The paper concludes that meeting the financing needs for scaling-up low-carbon transport systems will rely on funding from national governments with expanded investment from the private sector. Policymakers can, and should, explicitly promote the development of ST measures. Climate finance should be used more systematically to address the particular characteristics of the transport sector, the diversity of types of ST and the potential for climate and significant co-benefits.
Transportation is responsible for around one quarter of energy-related GHG emissions globally and is the fastest growing of all sources. Significant transformational investments amounting to trillions of dollars are needed over coming decades to shape sustainable, low-carbon transport (ST) systems, especially in the developing regions such as Africa, Asia and Latin America. The International Energy Agency (IEA) has calculated that the adoption of a low-carbon pathway for the transport sector (equivalent to the recommended two degree Celsius scenario of the Intergovernmental Panel on Climate Change) could generate at least USD 70 trillion in cumulative savings up to 2050, with significant potential for additional savings because of other developmental benefits.
Domestic public sector funding is still the major source of finance for transport today, but it is insufficient to meet the investment needed to address the growing demand for transport (passenger and freight) globally, the new international agenda for addressing Climate Change or the Sustainable Development Goals (adopted in September 2015 by the United Nations General Assembly). Increasingly the private sector is being asked to play a role in funding transport.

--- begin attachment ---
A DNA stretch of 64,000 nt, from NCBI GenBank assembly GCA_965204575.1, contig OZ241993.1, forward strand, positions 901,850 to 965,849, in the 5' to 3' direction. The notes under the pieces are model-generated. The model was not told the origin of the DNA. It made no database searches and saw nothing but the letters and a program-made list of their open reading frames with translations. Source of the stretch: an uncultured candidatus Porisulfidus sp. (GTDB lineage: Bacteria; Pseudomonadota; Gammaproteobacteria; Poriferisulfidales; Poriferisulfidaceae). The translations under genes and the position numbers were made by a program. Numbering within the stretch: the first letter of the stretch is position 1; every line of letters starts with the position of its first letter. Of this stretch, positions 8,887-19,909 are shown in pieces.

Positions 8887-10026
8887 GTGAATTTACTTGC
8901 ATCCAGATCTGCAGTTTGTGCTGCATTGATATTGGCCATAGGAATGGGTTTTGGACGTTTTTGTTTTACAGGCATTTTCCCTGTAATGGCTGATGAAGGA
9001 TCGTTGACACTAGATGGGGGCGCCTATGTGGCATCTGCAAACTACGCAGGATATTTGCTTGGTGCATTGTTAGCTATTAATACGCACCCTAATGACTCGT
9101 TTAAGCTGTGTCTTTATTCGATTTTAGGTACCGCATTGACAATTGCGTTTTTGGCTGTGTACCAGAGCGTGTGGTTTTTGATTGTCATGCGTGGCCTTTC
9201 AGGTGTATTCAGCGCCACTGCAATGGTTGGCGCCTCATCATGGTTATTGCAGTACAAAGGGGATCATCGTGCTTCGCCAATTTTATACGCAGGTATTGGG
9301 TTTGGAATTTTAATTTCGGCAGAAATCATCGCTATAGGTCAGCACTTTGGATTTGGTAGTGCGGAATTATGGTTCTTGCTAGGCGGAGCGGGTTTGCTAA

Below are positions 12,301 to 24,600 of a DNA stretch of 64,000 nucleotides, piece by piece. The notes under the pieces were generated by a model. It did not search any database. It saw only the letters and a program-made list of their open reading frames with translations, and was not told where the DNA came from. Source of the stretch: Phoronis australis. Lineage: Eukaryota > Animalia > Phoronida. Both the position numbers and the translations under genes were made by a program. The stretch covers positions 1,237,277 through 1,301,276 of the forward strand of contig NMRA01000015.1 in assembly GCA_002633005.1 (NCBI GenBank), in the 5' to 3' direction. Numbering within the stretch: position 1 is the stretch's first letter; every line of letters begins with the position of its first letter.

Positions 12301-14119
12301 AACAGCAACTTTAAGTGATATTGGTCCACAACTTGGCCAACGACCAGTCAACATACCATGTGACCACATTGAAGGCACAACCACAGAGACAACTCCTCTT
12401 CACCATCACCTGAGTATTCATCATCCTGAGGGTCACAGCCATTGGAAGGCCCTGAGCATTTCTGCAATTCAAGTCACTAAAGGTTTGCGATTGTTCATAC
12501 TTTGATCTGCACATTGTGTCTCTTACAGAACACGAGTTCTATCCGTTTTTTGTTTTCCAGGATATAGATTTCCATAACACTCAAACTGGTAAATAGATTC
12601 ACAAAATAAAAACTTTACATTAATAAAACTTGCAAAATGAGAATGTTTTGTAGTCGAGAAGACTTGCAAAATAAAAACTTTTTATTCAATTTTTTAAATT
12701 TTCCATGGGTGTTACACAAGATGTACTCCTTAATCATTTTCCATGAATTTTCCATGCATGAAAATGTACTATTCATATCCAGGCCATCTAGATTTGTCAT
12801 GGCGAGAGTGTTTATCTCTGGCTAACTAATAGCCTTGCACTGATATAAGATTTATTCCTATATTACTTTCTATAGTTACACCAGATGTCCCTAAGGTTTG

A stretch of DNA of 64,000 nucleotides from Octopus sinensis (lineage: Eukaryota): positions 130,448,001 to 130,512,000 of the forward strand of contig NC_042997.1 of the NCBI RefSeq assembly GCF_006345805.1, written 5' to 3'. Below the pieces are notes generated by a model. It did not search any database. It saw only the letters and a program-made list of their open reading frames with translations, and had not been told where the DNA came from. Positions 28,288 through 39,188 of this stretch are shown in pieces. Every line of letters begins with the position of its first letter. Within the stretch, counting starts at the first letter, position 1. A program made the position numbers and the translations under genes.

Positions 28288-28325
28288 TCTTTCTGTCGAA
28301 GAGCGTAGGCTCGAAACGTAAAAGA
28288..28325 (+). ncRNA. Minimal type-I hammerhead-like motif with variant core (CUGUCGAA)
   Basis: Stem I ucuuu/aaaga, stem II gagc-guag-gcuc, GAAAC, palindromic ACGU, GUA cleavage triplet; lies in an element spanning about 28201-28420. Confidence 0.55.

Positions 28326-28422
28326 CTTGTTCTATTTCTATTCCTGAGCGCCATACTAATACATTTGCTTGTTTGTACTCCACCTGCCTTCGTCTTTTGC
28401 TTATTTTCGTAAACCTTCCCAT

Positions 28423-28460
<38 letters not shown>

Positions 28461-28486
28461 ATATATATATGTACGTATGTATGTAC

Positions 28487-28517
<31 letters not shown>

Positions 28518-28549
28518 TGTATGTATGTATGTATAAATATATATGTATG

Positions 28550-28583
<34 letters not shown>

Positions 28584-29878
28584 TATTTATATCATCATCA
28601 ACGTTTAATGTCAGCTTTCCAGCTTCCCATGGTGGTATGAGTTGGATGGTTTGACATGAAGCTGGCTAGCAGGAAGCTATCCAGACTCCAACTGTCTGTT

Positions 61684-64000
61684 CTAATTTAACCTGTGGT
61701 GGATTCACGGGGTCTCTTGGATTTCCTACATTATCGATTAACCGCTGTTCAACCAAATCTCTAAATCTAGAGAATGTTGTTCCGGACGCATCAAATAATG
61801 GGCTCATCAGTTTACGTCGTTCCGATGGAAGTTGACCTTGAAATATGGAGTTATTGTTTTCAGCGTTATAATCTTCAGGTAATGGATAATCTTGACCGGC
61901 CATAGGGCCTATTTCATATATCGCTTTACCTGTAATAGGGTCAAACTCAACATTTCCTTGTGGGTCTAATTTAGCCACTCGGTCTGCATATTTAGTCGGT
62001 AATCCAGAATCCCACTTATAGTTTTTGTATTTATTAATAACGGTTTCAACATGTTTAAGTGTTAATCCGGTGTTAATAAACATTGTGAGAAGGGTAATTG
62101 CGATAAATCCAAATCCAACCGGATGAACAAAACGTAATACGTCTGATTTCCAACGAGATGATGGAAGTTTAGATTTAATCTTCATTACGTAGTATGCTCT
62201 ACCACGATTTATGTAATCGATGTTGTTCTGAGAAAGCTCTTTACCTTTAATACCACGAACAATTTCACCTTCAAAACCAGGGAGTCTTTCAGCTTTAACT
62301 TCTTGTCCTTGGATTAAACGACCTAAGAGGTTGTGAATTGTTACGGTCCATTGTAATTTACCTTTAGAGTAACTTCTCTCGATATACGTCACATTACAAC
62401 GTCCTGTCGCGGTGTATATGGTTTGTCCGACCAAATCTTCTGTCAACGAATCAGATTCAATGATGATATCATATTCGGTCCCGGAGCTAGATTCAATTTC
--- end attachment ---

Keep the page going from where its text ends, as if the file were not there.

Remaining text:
Official Development Assistance (ODA) presently represents a minor share of total investment in land transport compared to domestic finance, and is not expected to increase in line with demand.However, ODA provided by the Multi-lateral Development Banks (MDBs) and other development finance institutions, is critical for partnering with and leveraging domestic public and private finance.
International Climate Finance (ICF) until now has not had the catalytic effect expected, in transforming the transport sector into one which demonstrates its low carbon impacts and achievements, yet it has the potential to take on this role. ICF is much smaller than ODA and the dedicated multilateral climate funds, such as the Global Environment Facility, the Climate Investment Funds, the Nationally Appropriate Mitigation Actions (NAMA) Facility and the newly operational Green Climate Fund (GCF) are not yet able to provide the amount of finance needed or the financial instruments that could assist such a transformation.
ICF must be used to leverage other funds, and the relevance of ICF for the transport sector must be increased, which requires orienting it to where the climate and co-benefits are highest often by com-plementing other sources of finance (domestic and private sector finance and ODA). ICF should be used more systematically to assist scaling-up ST by meeting the needs of communities, potential finan-ciers and other stakeholders.
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